Highlands & Islands

Clachnacuddin: The fire-hit football club longing to return home

Clach FC shirts hanging in the fire damaged changing room Image copyright Andrew Smith
Image caption Clach FC shirts hanging in a fire damaged changing room at Grant Street Park

Highland League club Clachnacuddin FC is at the heart of its community - but the team is now playing its football on a rugby pitch after part of its ground was damaged in a fire. BBC Scotland journalist Donald Pollock says the club is grateful for the help, but keen to return to its traditional home.

There was a time when Clach na Cùdainn - The Stone of the Tub - was an important symbol for the people of Inverness.

The stone was where women rested with baskets of clothes after washing them in the River Ness.

So synonymous was the stone with the Highland capital that locals were known as Clachnacuddins.

A story goes of a fine gentleman from India arriving in town and asking to be shown the famous Clachnacuddin, only to be somewhat underwhelmed by the stone to which he had drunk so many toasts.

Image caption Grant Street also known as Clach Park and The Ferry San Siro is the home of Clachnacuddin

Times change, and despite the stone's now prominent position by Inverness Town House, Clach na Cùdainn lost significance among Invernessians.

Except in the Merkinch area, where they cherish the football team that kept the name alive.

There are those who maintain that Merkinch is almost a town within Inverness. And right enough, there is a feeling of the high street about Grant Street.

As you cross the Black Bridge over the River Ness, it's hard not to conclude that you're entering a distinct community.

At its heart is Grant Street Park, the home of Clachnacuddin FC.

Like all good football clubs, Clach typify the community that surrounds them. They roll with the punches.

Image copyright Fitba AM / Matthew Anderson
Image caption The latest incarnation of Clach's famous Wineshed

Whether you know it as Grant Street, Clach Park, or the Ferry San Siro, their home has its own special charm.

Celtic Park had the Jungle. Anfield has the Kop. The Clach diehards gather in the Wineshed.

The team used to take to the field to the tune of the BBC's Grandstand.

With the late Billy Nelson on the tannoy, there would be a running commentary on local news between the team lines and songs - some of his own numbers among them. Surely you've heard Westering Home to the Ferry?

'Welcome to the Ferry'

On another occasion, Forres Mechanics were visiting Merkinch.

As time slipped away, a high ball was pumped into the box.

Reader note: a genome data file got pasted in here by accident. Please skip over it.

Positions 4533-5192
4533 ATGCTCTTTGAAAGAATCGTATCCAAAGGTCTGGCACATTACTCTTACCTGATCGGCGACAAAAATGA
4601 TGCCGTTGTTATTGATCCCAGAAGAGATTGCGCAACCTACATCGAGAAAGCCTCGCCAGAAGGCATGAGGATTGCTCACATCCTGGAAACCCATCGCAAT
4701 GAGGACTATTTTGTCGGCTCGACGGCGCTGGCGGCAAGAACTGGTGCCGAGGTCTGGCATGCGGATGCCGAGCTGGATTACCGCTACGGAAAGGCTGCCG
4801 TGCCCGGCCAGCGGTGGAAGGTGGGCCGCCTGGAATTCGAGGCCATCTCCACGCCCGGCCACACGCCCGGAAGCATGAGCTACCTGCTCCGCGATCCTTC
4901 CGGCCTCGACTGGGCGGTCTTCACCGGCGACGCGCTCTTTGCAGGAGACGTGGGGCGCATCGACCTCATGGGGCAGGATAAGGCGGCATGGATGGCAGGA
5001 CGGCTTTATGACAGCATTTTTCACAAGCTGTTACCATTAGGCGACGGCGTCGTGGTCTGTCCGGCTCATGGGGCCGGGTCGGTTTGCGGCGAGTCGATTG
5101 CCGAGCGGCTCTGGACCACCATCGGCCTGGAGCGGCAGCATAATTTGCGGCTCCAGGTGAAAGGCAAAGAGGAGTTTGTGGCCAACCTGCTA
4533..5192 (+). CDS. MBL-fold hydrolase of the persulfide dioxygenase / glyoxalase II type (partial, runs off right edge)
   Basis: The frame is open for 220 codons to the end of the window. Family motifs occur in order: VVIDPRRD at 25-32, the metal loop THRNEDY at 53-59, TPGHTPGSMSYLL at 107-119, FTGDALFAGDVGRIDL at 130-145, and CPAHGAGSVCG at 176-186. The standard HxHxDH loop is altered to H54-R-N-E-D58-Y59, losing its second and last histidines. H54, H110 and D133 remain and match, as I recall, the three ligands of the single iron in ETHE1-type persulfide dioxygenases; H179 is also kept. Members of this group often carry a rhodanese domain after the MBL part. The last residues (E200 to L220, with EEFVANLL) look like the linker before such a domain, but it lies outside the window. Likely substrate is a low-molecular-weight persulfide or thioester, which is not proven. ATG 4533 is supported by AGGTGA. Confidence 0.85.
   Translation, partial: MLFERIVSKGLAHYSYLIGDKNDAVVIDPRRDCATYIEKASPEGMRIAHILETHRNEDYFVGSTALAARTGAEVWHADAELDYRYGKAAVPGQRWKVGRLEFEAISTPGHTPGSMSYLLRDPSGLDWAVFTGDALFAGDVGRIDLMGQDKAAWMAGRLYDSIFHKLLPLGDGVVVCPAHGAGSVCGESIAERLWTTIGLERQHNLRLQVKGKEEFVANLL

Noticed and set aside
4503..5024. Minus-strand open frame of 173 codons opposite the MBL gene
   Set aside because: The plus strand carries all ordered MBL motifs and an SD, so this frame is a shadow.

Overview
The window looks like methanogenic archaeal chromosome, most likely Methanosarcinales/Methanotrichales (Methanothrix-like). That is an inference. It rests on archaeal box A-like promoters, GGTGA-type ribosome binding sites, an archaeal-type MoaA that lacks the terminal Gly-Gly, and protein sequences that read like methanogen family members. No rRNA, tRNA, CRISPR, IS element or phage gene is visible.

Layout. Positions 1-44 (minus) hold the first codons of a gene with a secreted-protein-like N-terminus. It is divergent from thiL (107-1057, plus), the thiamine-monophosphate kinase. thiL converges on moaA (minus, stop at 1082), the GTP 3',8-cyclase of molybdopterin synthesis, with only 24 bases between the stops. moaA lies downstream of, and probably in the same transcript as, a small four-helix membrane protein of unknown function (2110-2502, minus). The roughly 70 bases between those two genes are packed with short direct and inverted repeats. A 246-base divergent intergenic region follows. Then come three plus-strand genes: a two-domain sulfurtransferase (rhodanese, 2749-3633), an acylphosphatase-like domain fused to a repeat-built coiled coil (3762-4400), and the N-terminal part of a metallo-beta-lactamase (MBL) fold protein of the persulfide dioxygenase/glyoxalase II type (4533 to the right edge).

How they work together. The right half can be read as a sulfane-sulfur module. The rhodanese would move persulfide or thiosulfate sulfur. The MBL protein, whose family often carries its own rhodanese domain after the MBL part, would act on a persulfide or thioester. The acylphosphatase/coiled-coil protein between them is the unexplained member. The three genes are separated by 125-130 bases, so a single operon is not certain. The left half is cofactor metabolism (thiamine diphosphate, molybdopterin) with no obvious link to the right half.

The Mechanics keeper rose majestically to make a catch, only to be confronted by a gang of Clach attackers in whom the spirit of Nat Lofthouse was alive and well. Ball and man were left gasping for air in the back of the net at the bottom of a Merkinch pile up.

An elderly gentleman, barely awake through the game, was taking it all in behind the goals. The magnificent scene seemed to rouse him from his slumber. Perhaps it took him back to his youth.

He was awake now all right and he had a message for the Forres custodian, one delivered with such style and volume that they might well have heard it back at Mosset Park.

He shouted "Welcome to the Ferry."

Image caption The kind of warning you don't see at every football ground

Aye, Clach Park has a special charm.

But only rarely does it have a queue of spectators waiting to get in.

That's exactly what happened earlier this month when Clach made a temporary flit across town.

With repairs continuing at Grant Street following a fire in a changing room before Christmas, the Merkinch Lilywhites were granted permission to switch their Highland League match against Fort William to Canal Park, the impressive home of Highland Rugby Club.

Friday night games

On a biting cold January night, Clach against the Fort was the hottest ticket in town as 700 fans turned out to watch two sides at the foot of the Highland League.

It wasn't a great night for Clach from a football perspective.

A number of the young Fort side on loan from Caley Thistle were well acquainted with Canal Park from training sessions with their Scottish Championship club.

Image caption Clach made their debut at Canal Park earlier this month with the visit of Fort William

They seemed visibly more comfortable than Clach on the plastic pitch as they secured just their second league win of the season. Both against Clach.

But off the park, the bumper crowd was a significant boost for Clach at a time when they need every penny.

Little wonder that talk began of more Friday night games at the shiny new Canal Park.

In their hour of need

Clach will be back this Friday when Forres visit the Highland capital once more. Depending on those repairs at Clach Park, this could yet be a more regular occurrence in the weeks ahead.

Will 700 fans turn up as the novelty factor wears off and without the Inverness Caledonian Thistle link to Fort William? Perhaps not.

But any kind of increase on their average will be good news for Clach.

Highland Rugby Club and High Life Highland, the body that runs leisure facilities in the Highlands, deserve great credit for helping out the Merkinchers in their hour of need.

Image caption A crowd of 700 fans turned out to see Fort William win 1-0

Canal Park is an excellent facility and one which appears to have breathed new life into the rugby club.

It's a welcome short-term fix for Clach too, and one they are grateful for, but it isn't home.

Even with 700 fans, the atmosphere against Fort William was a little flat. In truth, it felt a bit like watching a training session.

It certainly wasn't Clach Park.

Because if you take Clachnacuddin out of Merkinch, they aren't really Clachnacuddin at all.

Let's hope they're Westering Home to the Ferry soon.

Related Topics

More on this story

Related Internet links

The BBC is not responsible for the content of external Internet sites